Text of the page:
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CU Anschutz In The News

By Media Outlet

The Denver Post


The Denver Post

Kids and COVID-19: What Experts Do (And Do Not) Know About How the Virus Affects Children

news outletThe Denver Post
Publish DateJuly 24, 2020

“What happens in schools is going to be reflective of the broader community no matter how good a job we do in implementing the mitigation measures,” said Dr. Sean O’Leary, professor and pediatric infectious disease specialist at the University of Colorado’s School of Medicine in Aurora. “If we see that in mid-August we are seeing similar levels of disease to what we’re seeing in Texas and Arizona, I don’t know that it’s safe to open schools at that point because there’s so much virus circulating.”

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The Denver Post

Colorado Epidemiologist Has Faith in NBA’s Orlando Bubble, But Should the League be Returning at All?

news outletThe Denver Post
Publish DateJuly 10, 2020

“We’re talking about degrees of risk in all these things, and I think sometimes that gets lost,” said Dr. Lisa Miller, a professor of epidemiology at the Colorado School of Public Health. “It’s not like there’s a black-and-white line between you’re either over 65 and you’re at risk or you’re under 65 and you’re not.”

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The Denver Post

Second Lady Karen Pence Meets with Artsy Veterans in Aurora

news outletThe Denver Post
Publish DateJune 26, 2020

Second lady Karen Pence stopped in Aurora on Thursday to meet military veterans and hear about an art therapy program at the Anschutz Medical Campus. Pence, a former art teacher and the wife of Vice President Mike Pence, heard from three veterans, their families and experts at the Marcus Institute for Brain Health, which cares for and researches traumatic brain injuries, primarily in veterans.

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The Denver Post

Many Health Officials Are OK With Police Protests Despite COVID-19

news outletThe Denver Post
Publish DateJune 15, 2020

Jonathan Samet, dean of the Colorado School of Public Health, said while protesting during a pandemic is not optimum timing, people can’t choose the moment when an officer-involved killing will trigger anger and rage. Several medical students and residents from the school signed the letter praising the recent protests. “People want to make their voices heard at this moment,” he said. “I’m not going to urge people not to gather. But I would not say these protests are risk-free. It’s an individual decision.”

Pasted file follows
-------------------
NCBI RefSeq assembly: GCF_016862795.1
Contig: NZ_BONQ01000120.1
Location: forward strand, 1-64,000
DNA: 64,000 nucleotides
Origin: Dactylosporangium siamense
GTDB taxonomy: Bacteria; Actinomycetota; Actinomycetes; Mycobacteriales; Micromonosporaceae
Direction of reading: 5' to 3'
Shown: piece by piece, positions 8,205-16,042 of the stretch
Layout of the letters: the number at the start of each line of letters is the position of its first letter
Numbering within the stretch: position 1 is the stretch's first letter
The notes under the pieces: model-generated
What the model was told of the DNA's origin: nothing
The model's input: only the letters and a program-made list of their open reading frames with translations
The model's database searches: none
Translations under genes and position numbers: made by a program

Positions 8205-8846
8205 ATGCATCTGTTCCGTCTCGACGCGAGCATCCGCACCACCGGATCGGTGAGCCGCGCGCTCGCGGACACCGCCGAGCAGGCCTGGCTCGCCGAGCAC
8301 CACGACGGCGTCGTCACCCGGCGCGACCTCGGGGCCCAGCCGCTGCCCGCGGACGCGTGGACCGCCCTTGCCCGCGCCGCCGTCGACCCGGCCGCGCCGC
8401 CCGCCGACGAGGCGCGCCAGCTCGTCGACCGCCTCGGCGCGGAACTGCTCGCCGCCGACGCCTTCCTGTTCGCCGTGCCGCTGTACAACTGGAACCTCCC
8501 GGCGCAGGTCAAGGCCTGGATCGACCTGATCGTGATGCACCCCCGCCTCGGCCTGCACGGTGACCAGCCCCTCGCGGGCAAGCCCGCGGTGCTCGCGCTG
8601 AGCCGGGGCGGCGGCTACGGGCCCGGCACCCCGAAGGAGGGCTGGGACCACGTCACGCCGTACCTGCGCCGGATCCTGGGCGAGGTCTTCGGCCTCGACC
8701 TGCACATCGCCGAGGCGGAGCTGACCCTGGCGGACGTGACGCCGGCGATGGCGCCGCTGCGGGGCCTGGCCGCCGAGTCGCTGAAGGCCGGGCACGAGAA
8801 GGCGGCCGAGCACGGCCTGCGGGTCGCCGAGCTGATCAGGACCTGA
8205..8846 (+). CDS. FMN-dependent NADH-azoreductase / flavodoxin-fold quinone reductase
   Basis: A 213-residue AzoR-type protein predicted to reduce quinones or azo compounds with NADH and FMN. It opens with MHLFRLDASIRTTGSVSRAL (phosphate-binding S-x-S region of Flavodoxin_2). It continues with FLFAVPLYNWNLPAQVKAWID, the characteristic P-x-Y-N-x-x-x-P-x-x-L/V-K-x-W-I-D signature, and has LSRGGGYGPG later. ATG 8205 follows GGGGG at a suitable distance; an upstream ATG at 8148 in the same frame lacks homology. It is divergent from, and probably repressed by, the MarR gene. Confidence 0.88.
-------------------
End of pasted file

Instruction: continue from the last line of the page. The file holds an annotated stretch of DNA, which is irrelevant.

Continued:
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The Denver Post

Can I Take a Summer Vacation During the Pandemic? Here Are a Few Things to Consider.

news outletThe Denver Post
Publish DateJune 15, 2020

For example, pools, smaller lakes and beaches are more likely to have large crowds, so travelers should look at going when there are likely to be fewer people, said Glen Mays, a professor of health policy at the Colorado School of Public Health.

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The Denver Post

Denver Public Schools Likely to Require Students to Wear Masks When Classes Resume

news outletThe Denver Post
Publish DateJune 04, 2020

“It is essential that we take these new precautions and make every effort to maximize the academic progress and social and emotional development for our kids,” Steve Federico, a pediatric and school programs specialist with Denver Health [and CU School of Medicine], said in a video outlining the district’s proposed changes.

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The Denver Post

Joining Crowds of Denver Protesters Brings Risk of COVID-19 Exposure. Here’s How to Protect Yourself — and When to Get Tested.

news outletThe Denver Post
Publish DateJune 04, 2020

“The use of any agent that’s going to generate a lot of coughing among people that are in dense group settings, when people are in close proximity, that’s absolutely going to elevate risks considerably,” said Glen Mays, a professor of health policy at the Colorado School of Public Health.

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The Denver Post

Colorado Doctors Using Donated Plasma to Treat Coronavirus Patients

news outletThe Denver Post
Publish DateMay 20, 2020

Patients also have to be at least 18 and able to understand that the treatment is experimental, said Dr. David Beckham, an associate professor in the infectious diseases division on the University of Colorado’s Anschutz Medical Campus. People who have had previous bad reactions to plasma therapies or who have a condition that make receiving more fluid dangerous, like a severe heart or kidney problem, might not qualify.

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